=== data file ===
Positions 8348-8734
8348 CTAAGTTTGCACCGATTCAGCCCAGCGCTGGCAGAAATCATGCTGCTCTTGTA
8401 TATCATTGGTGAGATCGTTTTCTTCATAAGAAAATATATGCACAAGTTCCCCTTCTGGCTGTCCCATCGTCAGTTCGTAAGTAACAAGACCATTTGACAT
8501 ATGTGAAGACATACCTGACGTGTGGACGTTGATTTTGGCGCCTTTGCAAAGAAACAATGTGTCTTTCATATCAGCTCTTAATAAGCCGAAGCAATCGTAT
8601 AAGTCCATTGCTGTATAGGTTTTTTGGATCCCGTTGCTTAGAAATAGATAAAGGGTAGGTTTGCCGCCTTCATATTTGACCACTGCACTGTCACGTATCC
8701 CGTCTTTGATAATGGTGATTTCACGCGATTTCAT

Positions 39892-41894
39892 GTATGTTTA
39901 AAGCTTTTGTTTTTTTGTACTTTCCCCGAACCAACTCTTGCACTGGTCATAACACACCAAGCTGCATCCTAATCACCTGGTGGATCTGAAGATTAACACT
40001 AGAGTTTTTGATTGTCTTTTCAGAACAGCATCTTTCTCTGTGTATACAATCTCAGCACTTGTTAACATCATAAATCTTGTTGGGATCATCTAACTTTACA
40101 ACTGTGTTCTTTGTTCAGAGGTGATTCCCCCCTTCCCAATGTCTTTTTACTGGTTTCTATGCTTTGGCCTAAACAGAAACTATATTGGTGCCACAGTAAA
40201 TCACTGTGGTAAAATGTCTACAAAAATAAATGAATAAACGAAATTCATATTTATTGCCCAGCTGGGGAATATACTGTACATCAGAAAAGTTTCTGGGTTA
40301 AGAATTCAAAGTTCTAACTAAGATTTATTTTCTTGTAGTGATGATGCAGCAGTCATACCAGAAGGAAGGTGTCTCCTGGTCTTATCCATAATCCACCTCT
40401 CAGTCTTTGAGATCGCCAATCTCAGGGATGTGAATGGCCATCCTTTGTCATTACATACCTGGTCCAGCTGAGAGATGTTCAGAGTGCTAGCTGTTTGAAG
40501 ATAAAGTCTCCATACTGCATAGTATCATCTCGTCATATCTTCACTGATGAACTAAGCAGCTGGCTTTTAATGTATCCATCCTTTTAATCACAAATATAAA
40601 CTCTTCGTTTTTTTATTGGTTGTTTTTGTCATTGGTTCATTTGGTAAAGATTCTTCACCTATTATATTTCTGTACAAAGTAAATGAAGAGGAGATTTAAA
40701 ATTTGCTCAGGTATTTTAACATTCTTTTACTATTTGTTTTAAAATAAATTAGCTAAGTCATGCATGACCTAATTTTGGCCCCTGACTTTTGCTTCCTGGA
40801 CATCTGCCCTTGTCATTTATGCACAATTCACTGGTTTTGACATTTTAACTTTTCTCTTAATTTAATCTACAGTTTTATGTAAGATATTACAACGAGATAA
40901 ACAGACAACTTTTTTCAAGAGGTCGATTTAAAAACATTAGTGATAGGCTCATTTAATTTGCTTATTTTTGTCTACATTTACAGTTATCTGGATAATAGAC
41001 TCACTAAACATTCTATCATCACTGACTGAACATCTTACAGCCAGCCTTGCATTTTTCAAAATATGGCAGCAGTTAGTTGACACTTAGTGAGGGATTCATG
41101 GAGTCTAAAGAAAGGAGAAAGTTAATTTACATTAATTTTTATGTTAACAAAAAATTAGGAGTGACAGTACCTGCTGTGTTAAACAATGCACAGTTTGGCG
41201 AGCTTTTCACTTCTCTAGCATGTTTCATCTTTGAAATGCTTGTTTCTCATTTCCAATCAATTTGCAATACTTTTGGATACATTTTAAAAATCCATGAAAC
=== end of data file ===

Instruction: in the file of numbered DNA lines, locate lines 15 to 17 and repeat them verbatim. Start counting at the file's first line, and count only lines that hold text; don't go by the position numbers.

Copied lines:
40501 ATAAAGTCTCCATACTGCATAGTATCATCTCGTCATATCTTCACTGATGAACTAAGCAGCTGGCTTTTAATGTATCCATCCTTTTAATCACAAATATAAA
40601 CTCTTCGTTTTTTTATTGGTTGTTTTTGTCATTGGTTCATTTGGTAAAGATTCTTCACCTATTATATTTCTGTACAAAGTAAATGAAGAGGAGATTTAAA
40701 ATTTGCTCAGGTATTTTAACATTCTTTTACTATTTGTTTTAAAATAAATTAGCTAAGTCATGCATGACCTAATTTTGGCCCCTGACTTTTGCTTCCTGGA